Wines from Eastern Europe: A Beginner's Guide

Eastern European wines are more widely enjoyed than ever these days! But with this infusion of amazing indigenous grape varietals comes a certain amount of confusion. What the heck does furmint taste like? If I'm a Pinot Noir lover, which Armenian grape will I like best? Great questions! Consider this post your entry point into lesser-known wines from Eastern Europe.

Enjoy the journey!



Winemaking has been a part of Hungary's history dating back to the Romans. The country boasts 22 different wine regions and is most famous for the Tokaj region's aszú—a sweet and golden-hued wine made from the furmint grape—which was hugely popular among European royalty for centuries. Seasons of war, plague, and Communist rule have sent Hungary's wine industry on a rollercoaster of changes, but today, many Hungarian winemakers are once again turning toward small, low-intervention, family-run operations that value quality over quantity.

Hungarian wines can seem a bit tricky to navigate because wine regions are not always associated with specific grape varietals. Below, you'll find some very basic info to get you started!

Most of Hungary is considered a cool climate growing region with volcanic soils.

Furmint is the most well known native grape and the one you're most likely to find in an American wine shop. While it is most famous for its use in sweet aszús from Tokaj and Somló, Furmint's natural flavor profile is minerally, bracing, and wonderfully acid-forward. 

Evolúció (dry) 'Furmint' | A crisp and dry expression of this Hungarian grape



Like Hungary, Armenia's winemaking history is rich and ancient. But the cultivation of vineyards and the craft of winemaking ground to a near halt when the Soviet Red Army invaded in the 20th century. When Armenia finally regained its sovereignty in 1991, the country found itself with a blank slate of wine making opportunity! Today, young Armenians are experimenting and innovating in the vineyards, coaxing the country's native grape varietals back to vibrancy.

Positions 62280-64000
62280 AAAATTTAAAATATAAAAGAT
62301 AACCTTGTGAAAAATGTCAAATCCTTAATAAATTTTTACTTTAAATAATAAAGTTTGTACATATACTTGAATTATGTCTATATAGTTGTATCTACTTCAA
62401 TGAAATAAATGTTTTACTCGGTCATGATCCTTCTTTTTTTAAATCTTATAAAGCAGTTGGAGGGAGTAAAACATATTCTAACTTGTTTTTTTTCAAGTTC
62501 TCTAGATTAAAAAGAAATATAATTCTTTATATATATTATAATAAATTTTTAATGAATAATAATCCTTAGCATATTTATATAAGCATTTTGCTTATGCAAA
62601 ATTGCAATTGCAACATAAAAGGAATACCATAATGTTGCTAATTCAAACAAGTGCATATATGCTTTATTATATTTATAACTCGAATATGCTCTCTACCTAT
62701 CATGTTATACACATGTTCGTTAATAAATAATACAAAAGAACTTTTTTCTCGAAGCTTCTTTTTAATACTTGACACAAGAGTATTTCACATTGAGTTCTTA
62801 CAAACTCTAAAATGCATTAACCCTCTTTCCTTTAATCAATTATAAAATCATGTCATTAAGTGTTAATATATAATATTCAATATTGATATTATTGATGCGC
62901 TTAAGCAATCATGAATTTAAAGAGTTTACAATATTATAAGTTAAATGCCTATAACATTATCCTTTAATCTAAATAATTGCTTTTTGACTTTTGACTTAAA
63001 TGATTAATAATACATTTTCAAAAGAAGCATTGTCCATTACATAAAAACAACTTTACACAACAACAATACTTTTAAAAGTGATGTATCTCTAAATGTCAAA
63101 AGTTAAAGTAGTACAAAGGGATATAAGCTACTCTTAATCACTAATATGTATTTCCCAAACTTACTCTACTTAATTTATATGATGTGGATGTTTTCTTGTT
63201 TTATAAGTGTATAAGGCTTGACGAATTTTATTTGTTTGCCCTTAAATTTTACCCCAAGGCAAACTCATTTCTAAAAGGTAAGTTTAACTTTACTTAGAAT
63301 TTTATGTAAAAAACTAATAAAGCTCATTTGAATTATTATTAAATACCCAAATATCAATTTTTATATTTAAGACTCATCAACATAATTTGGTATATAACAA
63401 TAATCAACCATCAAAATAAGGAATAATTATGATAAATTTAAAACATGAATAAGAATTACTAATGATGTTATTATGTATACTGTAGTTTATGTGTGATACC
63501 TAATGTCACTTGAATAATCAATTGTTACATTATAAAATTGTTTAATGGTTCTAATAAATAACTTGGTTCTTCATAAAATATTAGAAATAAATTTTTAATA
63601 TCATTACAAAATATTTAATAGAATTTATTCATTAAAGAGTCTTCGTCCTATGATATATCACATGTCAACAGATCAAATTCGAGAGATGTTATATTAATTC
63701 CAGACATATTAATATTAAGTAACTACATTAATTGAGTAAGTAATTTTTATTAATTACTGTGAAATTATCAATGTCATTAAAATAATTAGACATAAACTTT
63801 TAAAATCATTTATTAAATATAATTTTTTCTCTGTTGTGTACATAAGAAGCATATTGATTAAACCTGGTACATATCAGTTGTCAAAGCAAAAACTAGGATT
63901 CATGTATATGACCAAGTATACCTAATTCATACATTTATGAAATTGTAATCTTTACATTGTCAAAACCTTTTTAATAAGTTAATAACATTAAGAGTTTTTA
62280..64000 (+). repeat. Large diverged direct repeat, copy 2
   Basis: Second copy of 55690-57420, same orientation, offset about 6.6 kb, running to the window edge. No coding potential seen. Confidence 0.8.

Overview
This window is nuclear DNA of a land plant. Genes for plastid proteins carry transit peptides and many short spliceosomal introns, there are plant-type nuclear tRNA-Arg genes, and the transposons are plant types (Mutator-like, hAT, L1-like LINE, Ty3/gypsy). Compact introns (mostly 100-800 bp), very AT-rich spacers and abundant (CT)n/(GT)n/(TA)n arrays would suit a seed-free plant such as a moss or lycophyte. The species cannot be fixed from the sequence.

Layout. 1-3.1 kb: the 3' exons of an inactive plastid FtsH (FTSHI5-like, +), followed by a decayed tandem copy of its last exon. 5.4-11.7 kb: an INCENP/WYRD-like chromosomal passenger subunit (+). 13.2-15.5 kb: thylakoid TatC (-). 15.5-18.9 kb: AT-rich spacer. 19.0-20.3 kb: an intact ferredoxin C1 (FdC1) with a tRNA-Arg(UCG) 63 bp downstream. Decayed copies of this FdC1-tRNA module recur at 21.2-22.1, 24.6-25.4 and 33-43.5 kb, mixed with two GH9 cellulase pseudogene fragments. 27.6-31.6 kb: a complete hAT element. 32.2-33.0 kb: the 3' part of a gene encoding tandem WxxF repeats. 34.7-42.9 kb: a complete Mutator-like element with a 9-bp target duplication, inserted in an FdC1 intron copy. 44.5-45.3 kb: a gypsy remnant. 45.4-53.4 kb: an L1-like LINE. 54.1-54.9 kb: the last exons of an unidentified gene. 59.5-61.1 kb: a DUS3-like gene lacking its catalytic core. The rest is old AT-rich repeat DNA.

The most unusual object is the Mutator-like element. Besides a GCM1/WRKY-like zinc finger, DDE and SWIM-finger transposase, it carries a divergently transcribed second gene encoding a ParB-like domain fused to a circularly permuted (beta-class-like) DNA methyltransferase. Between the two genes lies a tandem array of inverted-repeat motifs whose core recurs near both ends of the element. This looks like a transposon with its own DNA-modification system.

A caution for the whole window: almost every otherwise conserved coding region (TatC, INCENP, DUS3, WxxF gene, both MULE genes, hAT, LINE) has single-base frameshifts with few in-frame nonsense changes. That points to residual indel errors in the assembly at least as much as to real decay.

Armenia is a land locked country known for its high elevations and volcanic soils.

- Voskehat: The country's main white grape boasts notes of stone fruit, herbs and florals.
- Areni Noir: A red grape comparable to Pinot Noir, with notes of cherry, strawberry, and pepper.

Keush 'Origins' | A fresh, crisp, and creamy sparkling white blend of Voskehat and Khatouni Kharji



While viticulture has been a part of the culture for centuries, modern Lebanese winemaking was truly only established around 150 years ago. In the mid-2000s, Lebanese winemakers began exploring what it means to make a "Lebanese" wine in a more earnest way, producing more terroir-focused wines that don't adhere as strictly to European influence.

Lebanon sports a variety of environments, from sea coasts to mountain terrain. Most Lebanese wines are produced in the Bekaa Valley, a narrow, high-altitude plateau that provides a fertile pocket of agriculture amidst the mountains.

Lebanon's primary grape varietals come straight from Europe:
- Cinsault, Carignan, and Cabernet Saunignon: A few of the most popular red grapes
- Merwah, Obaideh, Chardonnay and Sauvignon Blanc: The most common white grapes

Chateau Musar White | A dry, complex white with honey and dry spices on the nose
Chateau Musar 'Jeune Rouge' | Dark, velvety, full of jammy red fruit and spice



Wine is woven into the historical fabric of Georgian culture. It plays a vital role in most celebrations, ceremonies, and cultural moments, and its beginnings date back 7,000 years (what!). The country claims over 500 native grape varietals and dabbles in just about every method of winemaking out there. 

Most white grapes are grown at high, cool altitudes near the Caucasus Mountains, which results in fresh, low-alcohol wines. Red grapes are typically grown at warmer, lower altitudes. The most popular growing region is Kakheti.

- Saperavi: Georgia's big red grape! Saperavi is fresh and fragrant while presenting dark and smooth on the palate.
- Rkatsiteli, Mtsvane, and TsolikouriThe main white grapes in Georgia. WHile Rkatsiteli is primarily used for blending, Mtsvane and Tsolikouri conjure crisp, easy drinking wines.

Vellino Saperavi | Velvety, fragrant, floral and dark all at once

*Explore more wines from far flung places here!


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